Many things – I’ll resist giving you my campaign platform points, ha ha – if I could really sum it up, it’s about social justice for me.  Everything I do is rooted in my passion for social justice and my desire to bring that about for the largest number of people possible in the community.  That’s what drives me.  My passion about education, about healthcare, about alternative energy and the environment, war and peace policy – everything is rooted in social justice.


YP4: Tell me about the work that you’ve done with Anytown Arizona.

I actually went to Anytown as a delegate the summer between my junior and senior years of high school.  I was in a leadership position in an organization that I started with a number of students and counselors at school, called the Human Relations Council (HRC).  We had had a number of race- and faith-based divisions and conflicts on campus.  So the HRC was founded to address those issues in a proactive way, to promote understanding.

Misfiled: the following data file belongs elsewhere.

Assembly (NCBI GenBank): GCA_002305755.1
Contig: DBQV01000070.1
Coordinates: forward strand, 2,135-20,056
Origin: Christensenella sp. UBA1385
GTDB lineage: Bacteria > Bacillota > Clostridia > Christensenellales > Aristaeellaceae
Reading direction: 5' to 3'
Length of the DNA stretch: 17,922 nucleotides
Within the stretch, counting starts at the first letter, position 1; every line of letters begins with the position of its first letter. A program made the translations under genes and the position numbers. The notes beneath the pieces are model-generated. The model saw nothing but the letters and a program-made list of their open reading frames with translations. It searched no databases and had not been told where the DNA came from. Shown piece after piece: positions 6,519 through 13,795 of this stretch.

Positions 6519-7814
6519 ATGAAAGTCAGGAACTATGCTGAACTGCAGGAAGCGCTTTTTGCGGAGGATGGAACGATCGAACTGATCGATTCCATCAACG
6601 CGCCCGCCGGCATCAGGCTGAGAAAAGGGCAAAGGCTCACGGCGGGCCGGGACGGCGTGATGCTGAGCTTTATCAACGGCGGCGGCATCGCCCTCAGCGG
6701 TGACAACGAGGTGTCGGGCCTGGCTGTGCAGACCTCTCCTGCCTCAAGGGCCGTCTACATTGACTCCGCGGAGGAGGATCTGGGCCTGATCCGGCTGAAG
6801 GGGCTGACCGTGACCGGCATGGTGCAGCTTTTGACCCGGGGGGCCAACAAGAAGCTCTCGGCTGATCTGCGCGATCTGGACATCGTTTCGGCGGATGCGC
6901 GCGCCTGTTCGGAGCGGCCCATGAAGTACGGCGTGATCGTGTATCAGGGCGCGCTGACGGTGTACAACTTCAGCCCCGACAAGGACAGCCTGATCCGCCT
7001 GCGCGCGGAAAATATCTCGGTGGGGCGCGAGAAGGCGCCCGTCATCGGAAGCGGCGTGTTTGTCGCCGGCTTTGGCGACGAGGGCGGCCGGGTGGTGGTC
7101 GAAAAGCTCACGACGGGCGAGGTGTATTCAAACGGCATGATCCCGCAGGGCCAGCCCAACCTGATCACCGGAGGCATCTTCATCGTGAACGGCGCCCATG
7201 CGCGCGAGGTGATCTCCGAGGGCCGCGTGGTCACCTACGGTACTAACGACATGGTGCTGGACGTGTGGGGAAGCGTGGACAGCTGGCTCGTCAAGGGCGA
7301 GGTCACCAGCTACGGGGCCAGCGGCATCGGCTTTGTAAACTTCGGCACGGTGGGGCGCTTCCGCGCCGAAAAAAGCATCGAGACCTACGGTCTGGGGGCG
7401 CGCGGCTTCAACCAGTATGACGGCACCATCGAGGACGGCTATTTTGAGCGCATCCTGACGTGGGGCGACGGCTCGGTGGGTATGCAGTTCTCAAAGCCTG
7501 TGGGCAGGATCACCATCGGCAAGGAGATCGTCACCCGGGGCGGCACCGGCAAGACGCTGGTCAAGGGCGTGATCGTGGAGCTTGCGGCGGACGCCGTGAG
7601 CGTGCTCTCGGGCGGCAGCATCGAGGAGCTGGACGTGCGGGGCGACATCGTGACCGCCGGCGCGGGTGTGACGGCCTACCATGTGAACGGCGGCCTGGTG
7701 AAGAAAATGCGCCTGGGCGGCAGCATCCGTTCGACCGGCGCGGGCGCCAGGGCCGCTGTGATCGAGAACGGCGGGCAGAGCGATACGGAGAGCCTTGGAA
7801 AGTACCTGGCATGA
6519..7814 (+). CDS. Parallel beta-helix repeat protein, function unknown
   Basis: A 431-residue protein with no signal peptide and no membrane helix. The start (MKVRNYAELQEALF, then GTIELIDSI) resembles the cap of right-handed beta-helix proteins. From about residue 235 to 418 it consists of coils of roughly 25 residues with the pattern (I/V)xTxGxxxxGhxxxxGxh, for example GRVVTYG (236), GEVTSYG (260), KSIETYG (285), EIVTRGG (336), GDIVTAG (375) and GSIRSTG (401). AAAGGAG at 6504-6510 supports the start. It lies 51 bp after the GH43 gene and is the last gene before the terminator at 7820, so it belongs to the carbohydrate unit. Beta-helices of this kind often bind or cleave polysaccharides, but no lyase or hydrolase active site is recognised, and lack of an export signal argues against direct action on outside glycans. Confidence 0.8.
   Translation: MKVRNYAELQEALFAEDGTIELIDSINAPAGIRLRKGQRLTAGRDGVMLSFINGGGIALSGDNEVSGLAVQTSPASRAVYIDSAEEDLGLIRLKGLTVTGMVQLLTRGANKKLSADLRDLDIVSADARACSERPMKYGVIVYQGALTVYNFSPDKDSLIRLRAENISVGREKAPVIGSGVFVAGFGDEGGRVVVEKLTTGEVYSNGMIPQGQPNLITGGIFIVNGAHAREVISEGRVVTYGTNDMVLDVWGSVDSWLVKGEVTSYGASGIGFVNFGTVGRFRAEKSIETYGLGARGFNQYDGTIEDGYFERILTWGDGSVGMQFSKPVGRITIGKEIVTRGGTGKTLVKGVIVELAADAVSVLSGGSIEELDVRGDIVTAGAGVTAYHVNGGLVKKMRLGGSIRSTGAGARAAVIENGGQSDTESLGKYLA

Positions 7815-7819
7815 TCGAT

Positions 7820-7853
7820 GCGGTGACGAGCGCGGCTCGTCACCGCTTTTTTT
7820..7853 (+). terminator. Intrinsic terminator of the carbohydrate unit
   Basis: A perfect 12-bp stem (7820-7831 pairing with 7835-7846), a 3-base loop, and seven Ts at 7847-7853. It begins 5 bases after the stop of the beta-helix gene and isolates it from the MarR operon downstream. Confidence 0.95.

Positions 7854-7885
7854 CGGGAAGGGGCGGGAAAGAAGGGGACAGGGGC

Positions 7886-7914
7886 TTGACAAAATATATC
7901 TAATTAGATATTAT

After the first year of this program, our counselors told us about this program called Anytown.  They told us, “it’s really well-known, nationwide, it started in Arizona, and you have the opportunity to go this summer leadership program and we think you should go.”  So I went, with another member of the leadership from HRC, and had the week of my life.  It radically changed my perspective on social justice and the work I could be doing.  I really thought that I had it all together, that I was very knowledgeable and cutting-edge with social justice and leadership issues.  Granted, I was doing a lot, but it really opened my eyes.  After being a delegate, I was a super-volunteer for the organization; I was a counselor, an advisor, and a director years later.  So I’d been volunteering for the organization for eight years, and a few years ago – actually as a part of my Blueprint for Social Justice with YP4 – started working with Anytown on the A-TOWN program at UA.  I went to them and said, “I’m a part of this amazing network now, and I’m really inspired by all these young people doing amazing things, and I think that if Anytown expanded into the college age range with our leadership and social justice conferences, we would be really hitting a population that has a lot of ability and resources to make positive change in the community.”  The director at the time said to me, “I totally agree with you.  We’ve never done college programming, so if you can raise the money to do it, then we’ll do the program.”